Sunday, February 10, 2013

Primeval Forest of Stories

Deep in the center of the forest called blinks-of -the-eye, the Boar tells the Earth all about the creation of the world, its destruction, the various dynasties, the families derived for the Sun and the Moon, and the many eras that have been, are, and will be: yes, my patient reader, I am held by the Puranas. The one that I am in right now, is, of course, the Varaha Purana. I amazes me how the stories compiled over a millenia ago, still hold their magic. Even though these are attributed to Ved Vyasa, reading them, their contradictions, their unwillingness to support each other's contentions, the very nature Ved Vyasa, all of it reminds me of nothing as much as the Vulgate Cycles through which the stories of Arthuriana come down to us.

It is true that I first turned to the Puranas as I tried to heal from the absolute loss of my home back in 2011. However, this need to heal goes beyond my individual loss and I find, as I drown in the labyrinthine interpolations, that these stories address the very nature of humanity and seek to articulate questions about the validity of a cosmos that is continually being destroyed and created. From this larger perspective, my individual losses, lacks, complaints, whittle away into nonentities, fade away into normalcy of losses, lacks, and complaints of all humanity, nothing unusual. For some reason, this is reassuring: there is comfort in knowledge that all previous and present generations have more or less the same problems, which makes me part of a teeming whole that has survived.

Beyond that, there is the sheer magic of these stories, and I hear the crusty, gruff voice of the very land telling them. There are the stories of cities submerged into the ocean, destroyed by random pieces of unthinkingly discarded metal. Serpents coil around mountains to churn the ocean, which yields unimaginable poisons, riches, nectars, and muses. Gods and demons emerge from the same family, and there are as many admirable demons as there are petty gods. The many levels of heavens, underworlds, the various islands, the ending and unending worlds, all assure that the cosmos is a very balanced structure, with a proper designation for everything in it: the serpents, for example, argue that their venom is no reflection of malice or fault; they insist on a proper allocation of their own place in the world, and their suit is honored.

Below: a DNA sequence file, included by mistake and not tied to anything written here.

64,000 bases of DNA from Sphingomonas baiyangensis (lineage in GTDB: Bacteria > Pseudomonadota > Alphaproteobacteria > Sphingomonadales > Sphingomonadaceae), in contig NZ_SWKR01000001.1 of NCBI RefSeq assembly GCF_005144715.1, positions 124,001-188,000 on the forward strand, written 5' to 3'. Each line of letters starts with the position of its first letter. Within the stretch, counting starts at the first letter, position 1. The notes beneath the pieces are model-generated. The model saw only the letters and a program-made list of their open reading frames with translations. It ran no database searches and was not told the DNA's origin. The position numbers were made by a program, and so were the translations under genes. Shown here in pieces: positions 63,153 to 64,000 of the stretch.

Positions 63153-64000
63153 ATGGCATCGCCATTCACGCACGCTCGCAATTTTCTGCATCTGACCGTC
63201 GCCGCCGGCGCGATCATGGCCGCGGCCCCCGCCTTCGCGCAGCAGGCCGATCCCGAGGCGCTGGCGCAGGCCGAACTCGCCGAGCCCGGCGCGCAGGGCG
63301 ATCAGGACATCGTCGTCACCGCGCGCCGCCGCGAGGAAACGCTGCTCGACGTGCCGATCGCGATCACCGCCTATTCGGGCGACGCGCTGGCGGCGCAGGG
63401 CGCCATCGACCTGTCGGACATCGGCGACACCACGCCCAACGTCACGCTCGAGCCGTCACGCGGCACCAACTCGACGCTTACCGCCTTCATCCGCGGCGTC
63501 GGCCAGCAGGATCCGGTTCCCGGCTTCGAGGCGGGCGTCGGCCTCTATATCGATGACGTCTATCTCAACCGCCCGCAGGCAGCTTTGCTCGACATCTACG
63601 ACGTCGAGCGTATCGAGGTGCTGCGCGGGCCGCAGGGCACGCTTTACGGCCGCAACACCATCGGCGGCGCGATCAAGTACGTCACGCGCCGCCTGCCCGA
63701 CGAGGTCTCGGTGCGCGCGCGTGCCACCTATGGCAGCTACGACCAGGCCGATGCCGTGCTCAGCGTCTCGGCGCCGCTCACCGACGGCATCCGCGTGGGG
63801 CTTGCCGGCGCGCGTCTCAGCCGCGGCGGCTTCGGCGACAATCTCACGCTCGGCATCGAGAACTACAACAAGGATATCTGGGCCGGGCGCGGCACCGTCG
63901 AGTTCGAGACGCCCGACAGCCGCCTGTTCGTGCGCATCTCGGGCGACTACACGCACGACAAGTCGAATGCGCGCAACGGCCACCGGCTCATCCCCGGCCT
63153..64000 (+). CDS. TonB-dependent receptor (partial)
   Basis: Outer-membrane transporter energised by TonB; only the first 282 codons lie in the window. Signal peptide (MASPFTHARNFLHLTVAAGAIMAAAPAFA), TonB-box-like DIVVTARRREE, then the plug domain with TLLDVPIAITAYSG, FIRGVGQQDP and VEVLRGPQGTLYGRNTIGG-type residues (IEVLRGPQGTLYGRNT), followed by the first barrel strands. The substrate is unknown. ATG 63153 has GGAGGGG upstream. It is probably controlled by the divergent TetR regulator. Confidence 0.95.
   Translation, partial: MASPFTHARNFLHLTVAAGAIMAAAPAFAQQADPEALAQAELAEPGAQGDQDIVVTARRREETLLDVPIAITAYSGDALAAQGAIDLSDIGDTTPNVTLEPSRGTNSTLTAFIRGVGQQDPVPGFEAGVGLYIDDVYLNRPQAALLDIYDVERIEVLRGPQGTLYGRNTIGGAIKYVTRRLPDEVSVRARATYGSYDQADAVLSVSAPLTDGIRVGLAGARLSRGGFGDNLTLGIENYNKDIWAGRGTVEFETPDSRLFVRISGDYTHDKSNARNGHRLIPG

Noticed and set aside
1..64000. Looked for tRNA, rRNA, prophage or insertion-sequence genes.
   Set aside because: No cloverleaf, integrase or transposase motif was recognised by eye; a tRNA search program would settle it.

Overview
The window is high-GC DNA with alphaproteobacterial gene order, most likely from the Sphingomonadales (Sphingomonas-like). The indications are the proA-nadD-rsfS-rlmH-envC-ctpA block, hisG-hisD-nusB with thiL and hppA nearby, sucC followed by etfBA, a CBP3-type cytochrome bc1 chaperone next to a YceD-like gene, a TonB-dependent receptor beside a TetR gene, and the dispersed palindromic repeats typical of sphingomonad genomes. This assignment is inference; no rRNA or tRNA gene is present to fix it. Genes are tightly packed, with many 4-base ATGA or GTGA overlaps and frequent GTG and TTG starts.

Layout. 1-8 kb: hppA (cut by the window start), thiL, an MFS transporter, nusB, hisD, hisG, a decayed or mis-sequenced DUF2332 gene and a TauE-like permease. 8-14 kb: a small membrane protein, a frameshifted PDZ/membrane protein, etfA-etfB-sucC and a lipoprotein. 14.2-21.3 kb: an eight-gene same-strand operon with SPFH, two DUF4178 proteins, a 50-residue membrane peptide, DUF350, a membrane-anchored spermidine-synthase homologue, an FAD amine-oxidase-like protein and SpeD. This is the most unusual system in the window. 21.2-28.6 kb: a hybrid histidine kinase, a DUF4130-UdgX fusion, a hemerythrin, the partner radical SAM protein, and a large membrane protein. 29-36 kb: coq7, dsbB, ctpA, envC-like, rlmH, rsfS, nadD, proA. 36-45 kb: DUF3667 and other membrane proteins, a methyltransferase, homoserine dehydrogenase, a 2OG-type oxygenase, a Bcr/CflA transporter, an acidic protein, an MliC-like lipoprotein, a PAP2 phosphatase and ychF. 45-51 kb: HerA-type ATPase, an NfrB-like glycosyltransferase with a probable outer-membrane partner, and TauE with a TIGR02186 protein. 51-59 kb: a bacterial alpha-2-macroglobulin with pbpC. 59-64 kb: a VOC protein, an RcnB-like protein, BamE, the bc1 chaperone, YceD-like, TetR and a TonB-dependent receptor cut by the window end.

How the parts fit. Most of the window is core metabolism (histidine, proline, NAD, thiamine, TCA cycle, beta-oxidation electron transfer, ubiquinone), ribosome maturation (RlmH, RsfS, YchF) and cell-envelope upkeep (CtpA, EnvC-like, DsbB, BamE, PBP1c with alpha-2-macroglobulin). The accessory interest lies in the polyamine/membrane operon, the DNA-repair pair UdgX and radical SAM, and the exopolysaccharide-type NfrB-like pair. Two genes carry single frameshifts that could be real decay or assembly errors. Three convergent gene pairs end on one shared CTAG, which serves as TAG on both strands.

Along my trek through the Naimisharanyak (Nimesh = blink of an eye; aranyak = forest), I have often found that my sympathies lie with the demons and the gods seem unreasonable; often, the rightful remain unrewarded, not because they were being tested for patience, but because they wished for improbable things. The stories point out that neither the store of merit, nor the hoard of faults is inexhaustible. Sometimes, nothing is lost, not even a blade of grass, a drop of blood, or a grain of rice; sometimes, the very Earth is lost and she has to be sought after, rescued, and healed, that life may be sustained.

I no longer look to be healed by the Puranas, though I find many catalogs of medicinals, curing rituals, and herb lore in them. Without my asking them, these stories have grounded me, and after all, the only way that finds us when we are lost, is the path through the darkest of forests that lie between the blinks of the eye.

 

2 comments:

  1. I never heard of the Varaha Purana but after reading this post; I'm immensely curious.
    Have a great week,

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    Replies
    1. Thank you, Ofelia! I love it, of course, but discover for yourself!

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